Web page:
C₄ photosynthesis presents no barrier to colonization of temperate climates

Warm climate adaptation evolved in the tropics but promotes migration to cooler climates

Data resources used via GBIF : 14.8 million species occurrences
Phragmites australis
Common reed (Phragmites australis) by Mr. Quindlen's 5th grade class from Bethel Springs Elementary School–via iNaturalist. Photo licensed under CC BY-NC 4.0.

In the hot climates of tropical and subtropical regions, plants have developed the specialized C₄ photosynthetic pathway, optimized for increased photorespiration under high temperatures. More than half of the species with this evolutionary adaptation belong to the grass family (Poaceae).

In this study, researchers used all GBIF-mediated Poaceae occurrences combined with WorldClim climate data to derive temperature ranges for more than 2,000 grass species–about half of which are C₄.

They analyse the transition of species between climates and photosynthetic types, finding that C₄ origins are more common in tropical regions, and that reversal from C₄ to C₃ almost never happens in grasses. However, transitions from tropical to temperate climates is more common for C₄ than C₃ taxa.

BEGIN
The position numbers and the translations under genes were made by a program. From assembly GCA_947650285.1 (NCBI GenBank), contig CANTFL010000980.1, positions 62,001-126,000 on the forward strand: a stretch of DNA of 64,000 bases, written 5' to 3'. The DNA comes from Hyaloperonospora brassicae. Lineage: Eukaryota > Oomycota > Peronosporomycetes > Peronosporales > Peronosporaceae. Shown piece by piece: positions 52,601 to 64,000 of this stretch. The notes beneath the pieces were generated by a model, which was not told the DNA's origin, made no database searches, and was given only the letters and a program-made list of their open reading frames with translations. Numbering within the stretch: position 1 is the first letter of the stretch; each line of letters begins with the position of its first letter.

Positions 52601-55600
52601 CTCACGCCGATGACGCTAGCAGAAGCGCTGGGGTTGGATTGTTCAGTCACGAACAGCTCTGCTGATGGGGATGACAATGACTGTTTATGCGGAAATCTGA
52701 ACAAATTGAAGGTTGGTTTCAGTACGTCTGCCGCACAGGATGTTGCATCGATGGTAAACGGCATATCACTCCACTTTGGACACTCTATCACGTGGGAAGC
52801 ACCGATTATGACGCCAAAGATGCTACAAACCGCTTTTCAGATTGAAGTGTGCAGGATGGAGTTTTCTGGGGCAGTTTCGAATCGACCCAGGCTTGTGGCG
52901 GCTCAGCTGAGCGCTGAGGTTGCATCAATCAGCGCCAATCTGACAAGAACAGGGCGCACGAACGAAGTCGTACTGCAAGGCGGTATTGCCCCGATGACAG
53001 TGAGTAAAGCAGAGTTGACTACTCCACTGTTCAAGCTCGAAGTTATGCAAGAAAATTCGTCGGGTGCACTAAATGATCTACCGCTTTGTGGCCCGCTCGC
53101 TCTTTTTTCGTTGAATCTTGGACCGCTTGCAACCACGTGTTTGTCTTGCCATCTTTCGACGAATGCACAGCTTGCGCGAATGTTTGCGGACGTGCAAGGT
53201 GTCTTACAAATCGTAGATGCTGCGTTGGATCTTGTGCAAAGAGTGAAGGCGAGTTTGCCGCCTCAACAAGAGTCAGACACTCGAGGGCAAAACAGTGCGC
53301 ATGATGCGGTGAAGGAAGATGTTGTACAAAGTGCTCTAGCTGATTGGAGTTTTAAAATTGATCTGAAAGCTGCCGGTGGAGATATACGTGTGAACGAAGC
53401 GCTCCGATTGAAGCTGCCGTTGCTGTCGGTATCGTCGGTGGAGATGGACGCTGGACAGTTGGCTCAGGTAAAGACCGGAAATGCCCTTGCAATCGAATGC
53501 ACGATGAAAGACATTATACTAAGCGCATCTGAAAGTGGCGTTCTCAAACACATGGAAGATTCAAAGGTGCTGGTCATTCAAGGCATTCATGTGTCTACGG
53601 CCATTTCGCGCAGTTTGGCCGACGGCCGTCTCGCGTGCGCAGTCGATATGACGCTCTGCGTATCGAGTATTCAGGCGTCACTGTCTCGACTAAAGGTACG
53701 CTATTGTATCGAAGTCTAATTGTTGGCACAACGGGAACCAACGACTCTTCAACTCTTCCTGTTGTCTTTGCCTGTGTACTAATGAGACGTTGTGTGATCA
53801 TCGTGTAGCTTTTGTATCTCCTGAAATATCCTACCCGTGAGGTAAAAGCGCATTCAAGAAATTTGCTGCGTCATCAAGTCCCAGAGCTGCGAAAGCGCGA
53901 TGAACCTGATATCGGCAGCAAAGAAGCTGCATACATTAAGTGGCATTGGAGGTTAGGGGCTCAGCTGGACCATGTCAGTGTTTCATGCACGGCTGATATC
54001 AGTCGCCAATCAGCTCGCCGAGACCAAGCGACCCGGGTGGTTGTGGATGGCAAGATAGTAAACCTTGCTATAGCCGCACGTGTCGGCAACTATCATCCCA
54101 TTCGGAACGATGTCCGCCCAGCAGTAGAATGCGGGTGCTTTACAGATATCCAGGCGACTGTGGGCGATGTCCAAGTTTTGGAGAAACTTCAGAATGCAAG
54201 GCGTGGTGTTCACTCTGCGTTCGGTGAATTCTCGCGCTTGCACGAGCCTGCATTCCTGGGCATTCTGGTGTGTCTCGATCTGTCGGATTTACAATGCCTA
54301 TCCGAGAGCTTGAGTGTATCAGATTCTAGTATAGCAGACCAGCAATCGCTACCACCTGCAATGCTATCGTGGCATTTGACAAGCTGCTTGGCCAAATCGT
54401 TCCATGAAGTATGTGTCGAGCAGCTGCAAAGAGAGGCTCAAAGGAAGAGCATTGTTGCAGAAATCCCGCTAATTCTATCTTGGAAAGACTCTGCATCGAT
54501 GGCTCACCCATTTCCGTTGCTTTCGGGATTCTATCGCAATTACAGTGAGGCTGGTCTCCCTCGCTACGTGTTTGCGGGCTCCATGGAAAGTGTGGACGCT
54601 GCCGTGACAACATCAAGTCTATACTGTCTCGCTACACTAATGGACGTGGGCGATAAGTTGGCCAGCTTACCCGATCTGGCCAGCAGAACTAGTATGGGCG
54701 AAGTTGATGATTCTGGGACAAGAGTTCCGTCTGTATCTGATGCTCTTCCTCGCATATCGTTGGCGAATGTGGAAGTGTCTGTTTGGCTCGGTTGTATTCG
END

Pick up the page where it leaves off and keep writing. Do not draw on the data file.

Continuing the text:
While increases in the upper bounds of plant temperature niches are associated with C₄ photosynthesis, the lower bounds did not differ significantly between C₃ and C₄. Taken together, these findings suggest that C₄ presents no physiological barrier to colonization of temperate climates.

Link to original article

Watcharamongkol T, Christin P-A and Osborne CP (2018) C4 photosynthesis evolved in warm climates but promoted migration to cooler ones. Ecology Letters. Wiley 21(3): 376–383. Available at: https://doi.org/10.1111/ele.12905.